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Thursday, December 21, 2006

How the Grinch could do us all a favor

I finished up all my gift shopping yesterday and although I still have a few crafty gifts to finish up, I've managed to not spaz about presents this year. But I must confess, my house is a mess, I still have Christmas cards to mail and no, I didn't make Christmas cookies today. Plus, the baby keeps pulling the glass ornaments off the tree and then laughs at me when I try to correct her. So I might have been a bit of a Grinch today. In that vain, I picked up 'How the Grinch Stole Christmas' by Dr. Seus (the actual book, not one of the movies) and read it to my children in an effort to show them I wasn't really in that bad a mood. Something about the story struck me (being the deep thinker that I am);
"He HADN'T stopped Christmas from coming!
Somehow or other, it came just the same!
And the Grinch, with his grinch-feet ice-cold in the snow,
Stood puzzling and puzzling:"How could it be so?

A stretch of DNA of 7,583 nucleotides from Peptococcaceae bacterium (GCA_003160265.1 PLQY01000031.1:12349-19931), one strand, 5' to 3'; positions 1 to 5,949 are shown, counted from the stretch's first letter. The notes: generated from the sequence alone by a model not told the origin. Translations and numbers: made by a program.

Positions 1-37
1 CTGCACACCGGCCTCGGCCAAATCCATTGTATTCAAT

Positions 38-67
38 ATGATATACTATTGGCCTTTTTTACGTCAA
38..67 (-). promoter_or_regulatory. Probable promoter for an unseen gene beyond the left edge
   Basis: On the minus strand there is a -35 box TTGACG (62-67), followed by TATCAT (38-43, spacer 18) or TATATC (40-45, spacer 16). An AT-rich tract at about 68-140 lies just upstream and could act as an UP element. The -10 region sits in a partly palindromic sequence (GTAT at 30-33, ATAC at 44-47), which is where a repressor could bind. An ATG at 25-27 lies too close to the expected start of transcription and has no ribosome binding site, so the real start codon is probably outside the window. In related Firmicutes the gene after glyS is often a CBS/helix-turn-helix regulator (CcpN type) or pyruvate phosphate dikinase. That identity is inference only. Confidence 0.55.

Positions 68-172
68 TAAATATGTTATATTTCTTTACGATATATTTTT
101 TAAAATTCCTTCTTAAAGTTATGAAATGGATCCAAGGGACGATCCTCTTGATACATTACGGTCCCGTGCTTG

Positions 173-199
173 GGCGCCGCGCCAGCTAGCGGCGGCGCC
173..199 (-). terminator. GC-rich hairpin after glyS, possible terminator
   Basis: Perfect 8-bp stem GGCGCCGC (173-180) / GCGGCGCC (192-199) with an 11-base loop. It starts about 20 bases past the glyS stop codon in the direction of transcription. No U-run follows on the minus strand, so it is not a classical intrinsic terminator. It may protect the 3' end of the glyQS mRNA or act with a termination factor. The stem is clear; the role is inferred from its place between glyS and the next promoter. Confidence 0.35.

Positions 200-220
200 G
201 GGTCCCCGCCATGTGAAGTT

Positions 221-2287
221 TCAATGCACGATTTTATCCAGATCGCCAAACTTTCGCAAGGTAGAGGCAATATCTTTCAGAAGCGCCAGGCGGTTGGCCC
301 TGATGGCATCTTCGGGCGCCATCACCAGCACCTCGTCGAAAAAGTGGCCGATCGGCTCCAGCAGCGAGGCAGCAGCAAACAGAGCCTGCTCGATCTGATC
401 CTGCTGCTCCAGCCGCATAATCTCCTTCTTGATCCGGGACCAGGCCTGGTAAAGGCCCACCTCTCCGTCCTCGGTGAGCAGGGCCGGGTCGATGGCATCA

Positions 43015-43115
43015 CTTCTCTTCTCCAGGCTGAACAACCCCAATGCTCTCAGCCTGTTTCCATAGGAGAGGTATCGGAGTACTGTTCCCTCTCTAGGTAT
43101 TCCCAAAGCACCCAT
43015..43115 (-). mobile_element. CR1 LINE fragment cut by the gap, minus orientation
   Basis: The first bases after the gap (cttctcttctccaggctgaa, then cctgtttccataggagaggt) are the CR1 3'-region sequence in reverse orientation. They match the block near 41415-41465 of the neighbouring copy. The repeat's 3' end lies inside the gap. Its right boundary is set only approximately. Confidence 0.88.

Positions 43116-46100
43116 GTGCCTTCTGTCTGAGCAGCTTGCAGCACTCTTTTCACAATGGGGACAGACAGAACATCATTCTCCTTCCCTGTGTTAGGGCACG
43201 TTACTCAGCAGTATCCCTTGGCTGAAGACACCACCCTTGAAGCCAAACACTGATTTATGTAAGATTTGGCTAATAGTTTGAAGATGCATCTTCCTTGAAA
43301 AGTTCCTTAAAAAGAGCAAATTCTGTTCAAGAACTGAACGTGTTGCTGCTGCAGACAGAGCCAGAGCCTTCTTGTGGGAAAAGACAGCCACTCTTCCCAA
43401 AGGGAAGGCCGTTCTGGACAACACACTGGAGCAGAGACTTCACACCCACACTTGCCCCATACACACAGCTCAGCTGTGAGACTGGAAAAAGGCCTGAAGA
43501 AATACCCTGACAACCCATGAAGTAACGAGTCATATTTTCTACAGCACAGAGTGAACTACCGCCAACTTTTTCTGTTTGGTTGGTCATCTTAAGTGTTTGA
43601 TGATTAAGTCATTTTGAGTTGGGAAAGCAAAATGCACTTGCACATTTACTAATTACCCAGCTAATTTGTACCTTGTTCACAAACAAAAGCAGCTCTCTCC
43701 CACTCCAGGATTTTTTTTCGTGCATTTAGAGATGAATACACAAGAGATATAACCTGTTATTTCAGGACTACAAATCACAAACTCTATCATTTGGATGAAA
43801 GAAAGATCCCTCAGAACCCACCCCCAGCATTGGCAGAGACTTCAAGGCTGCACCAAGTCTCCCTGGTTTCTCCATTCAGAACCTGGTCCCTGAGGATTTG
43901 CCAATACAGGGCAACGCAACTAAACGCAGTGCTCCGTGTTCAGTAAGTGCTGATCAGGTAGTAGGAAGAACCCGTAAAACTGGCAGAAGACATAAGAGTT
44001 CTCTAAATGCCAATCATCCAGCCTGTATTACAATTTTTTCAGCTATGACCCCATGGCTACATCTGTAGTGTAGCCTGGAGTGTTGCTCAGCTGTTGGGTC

"It came without ribbons! It came without tags!
"It came without packages, boxes or bags!"
And he puzzled three hours, till his puzzler was sore.
"Then the Grinch thought of something he hadn't before!
"Maybe Christmas," he thought, "doesn't come from a store.
"Maybe Christmas...perhaps..means a little bit more.!"

Do we get this? If we all woke up on Christmas morning and everything Christmas-related in our house was gone, would we celebrate Christmas or would we worry about how we were going to get out presents back? Would we visit with our neighbors and sing or would we cry and wring our hands over all the money we lost and how our whole holiday season was ruined? Even as we try to focus on Advent and avoid the secular 'Holiday Season' how much of our time is focused on gift giving? I know when I even suggest to family or friends not to by me a gift, they get upset, like I'm ruining the season for them. Do we derive our joy from giving gifts or from receiving our Savior? Perhaps in another year or two (or maybe when the kids are out of the house) we'll try a gift less Christmas, where the only present we anticipate is the presence of Christ in the manager.